Inside the UAE labour camp that’s a law unto itself
Beer, whisky and betel leaves are on open sale, gamblers play cards for cash and there is no shortage of customers for illegal naswar chewing tobacco and cigarettes.
Welcome to Al Mafraq Workers City 2 on the outskirts of Abu Dhabi, popularly known as Baniyas labour camp and a law unto itself.
On Fridays the camp bustles with temporary, unlicensed market stalls. Some are innocuous, selling fruit, vegetables and clothes. But others offer alcohol, gambling, even illegal open-air haircuts.
Abu Dhabi Municipality is well aware of what goes on and sends inspectors to stamp out illegal activity – but when the inspectors leave, it starts up again. “Labourers who come here to earn, we don’t want to fine them Dh500 for each offence as they earn generally Dh1,000,” said Khalifa Al Romaithi, the municipality’s head of health and sanitation.
“We consider these workers as new to the country and its culture, so we want to help them. Sometimes we fine them but first we inform them, then fine,” Mr Al Romaithi said.
Nevertheless, the law continues to be broken. In front of Al Madinat supermarket in the camp, more than 20 people were offering haircuts for Dh5, and a shave for Dh3 – a third of the price in salons – for those prepared to sit in the heat.
“Salons are expensive,” says J Prasad, an Indian labourer whose Dh700 does not stretch to expensive, but legal, haircuts.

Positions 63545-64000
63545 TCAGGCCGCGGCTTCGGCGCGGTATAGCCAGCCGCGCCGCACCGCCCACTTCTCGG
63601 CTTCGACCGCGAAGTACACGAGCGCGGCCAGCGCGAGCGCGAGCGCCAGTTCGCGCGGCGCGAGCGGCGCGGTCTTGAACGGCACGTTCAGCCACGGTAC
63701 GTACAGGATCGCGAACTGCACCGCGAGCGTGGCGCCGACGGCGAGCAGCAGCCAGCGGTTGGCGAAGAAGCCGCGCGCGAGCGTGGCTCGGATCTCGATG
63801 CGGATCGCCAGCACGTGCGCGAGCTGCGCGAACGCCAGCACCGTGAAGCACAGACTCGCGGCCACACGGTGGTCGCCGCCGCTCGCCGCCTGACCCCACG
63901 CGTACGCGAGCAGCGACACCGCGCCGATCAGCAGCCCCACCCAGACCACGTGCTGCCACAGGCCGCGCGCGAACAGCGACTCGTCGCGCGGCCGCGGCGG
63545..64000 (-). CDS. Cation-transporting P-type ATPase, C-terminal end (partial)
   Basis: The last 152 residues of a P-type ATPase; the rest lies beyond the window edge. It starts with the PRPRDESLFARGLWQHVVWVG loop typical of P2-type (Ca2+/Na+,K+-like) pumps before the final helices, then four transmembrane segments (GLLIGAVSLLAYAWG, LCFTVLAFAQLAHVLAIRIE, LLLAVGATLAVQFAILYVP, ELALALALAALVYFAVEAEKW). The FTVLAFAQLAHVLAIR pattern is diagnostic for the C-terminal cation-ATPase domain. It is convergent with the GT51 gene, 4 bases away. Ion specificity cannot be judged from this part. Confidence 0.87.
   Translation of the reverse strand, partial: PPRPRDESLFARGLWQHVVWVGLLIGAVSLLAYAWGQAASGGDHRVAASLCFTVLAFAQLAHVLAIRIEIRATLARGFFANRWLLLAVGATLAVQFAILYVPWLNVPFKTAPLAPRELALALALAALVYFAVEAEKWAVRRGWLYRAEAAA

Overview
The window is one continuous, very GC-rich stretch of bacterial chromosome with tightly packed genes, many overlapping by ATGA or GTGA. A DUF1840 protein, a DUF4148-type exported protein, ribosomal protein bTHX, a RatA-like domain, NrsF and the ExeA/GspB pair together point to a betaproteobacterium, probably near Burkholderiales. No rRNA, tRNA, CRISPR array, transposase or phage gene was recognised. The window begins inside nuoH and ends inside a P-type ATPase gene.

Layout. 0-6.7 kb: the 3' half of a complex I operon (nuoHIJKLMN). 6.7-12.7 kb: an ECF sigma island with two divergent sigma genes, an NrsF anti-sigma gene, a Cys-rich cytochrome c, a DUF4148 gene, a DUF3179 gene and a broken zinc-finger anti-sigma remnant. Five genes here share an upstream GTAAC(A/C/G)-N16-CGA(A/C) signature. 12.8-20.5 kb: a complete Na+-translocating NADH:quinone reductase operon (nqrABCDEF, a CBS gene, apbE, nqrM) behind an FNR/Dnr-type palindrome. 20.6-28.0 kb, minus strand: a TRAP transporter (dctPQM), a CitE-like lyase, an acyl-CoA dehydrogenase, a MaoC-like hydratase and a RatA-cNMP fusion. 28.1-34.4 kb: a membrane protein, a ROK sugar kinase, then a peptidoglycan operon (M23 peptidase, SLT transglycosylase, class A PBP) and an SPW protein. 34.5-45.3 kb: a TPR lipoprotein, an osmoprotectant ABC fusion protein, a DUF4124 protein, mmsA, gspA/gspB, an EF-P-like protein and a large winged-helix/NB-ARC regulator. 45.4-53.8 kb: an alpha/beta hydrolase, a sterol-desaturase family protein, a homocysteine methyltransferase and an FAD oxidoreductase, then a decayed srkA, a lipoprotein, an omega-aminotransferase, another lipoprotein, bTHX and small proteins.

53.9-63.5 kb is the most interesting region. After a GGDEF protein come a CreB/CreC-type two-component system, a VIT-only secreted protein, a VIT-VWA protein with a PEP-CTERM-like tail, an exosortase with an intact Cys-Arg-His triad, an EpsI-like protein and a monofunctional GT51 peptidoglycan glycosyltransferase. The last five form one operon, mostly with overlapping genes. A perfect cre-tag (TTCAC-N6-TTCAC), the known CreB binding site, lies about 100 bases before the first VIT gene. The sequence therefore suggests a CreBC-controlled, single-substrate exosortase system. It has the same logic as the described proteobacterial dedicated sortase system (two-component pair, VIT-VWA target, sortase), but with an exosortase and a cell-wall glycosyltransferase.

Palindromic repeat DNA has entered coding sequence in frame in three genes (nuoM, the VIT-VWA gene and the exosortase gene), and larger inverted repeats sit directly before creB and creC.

Other sellers were offering cans of beer for Dh10 and bottles of whisky for Dh20. Legally, alcohol can be sold only at licensed outlets, and only to those with a licence to drink it. One seller was unsurprisingly reluctant to talk: “If you want to buy, take it – otherwise move ahead.”
Elsewhere, a dozen or so men sat round a card table, with money changing hands as a card game progressed. All gambling is illegal. When The National tried to talk to them, the players immediately dispersed.
Several people were selling naswar chewing tobacco, which is illegal, and cigarettes, which can be sold only with a municipality permit.
K Alam, a Bangladeshi labourer who has lived at the camp for two years, said the tobacco was brought in and sold by workers who live there and were never stopped by the security guards. Abu At the municipality, Mr Al Romaithi says: “People at labour camps come from different nationalities where there are no specific laws and it’s allowed.
“But here it’s different. People cutting hair outside, selling naswar – we have received complaints about it.”
A campaign is planned for this month, in which more than 1,000 brochures will be distributed in Hindi, Urdu, Bengali, Arabic and English.
But Mr Al Romaithi accepts that enforcement is difficult when workers’ wages are so low.
And the low wages are causing many to think twice about staying. With a heavy heart, RK Singh, a duct fabricator, will return next month to his native India after three years in Abu Dhabi.
He says poor pay and lack of work have removed the reason for being here. “I don’t have any problem here,” he said, “but if I am unable to save some money for my family back home, then what is the point of staying?”
He earns about Dh1,200 a month, of which Dh300-400 goes on phone calls and other expenses – leaving him only Dh800 or so to send back. And he is doing well; many others manage to send Dh500 or less.
He is not alone in believing it may be time to leave. Many Indian workers say lack of pay rises or overtime is eating into their ability to send money to their families. And with the Indian economy booming, they believe their prospects may be better back home.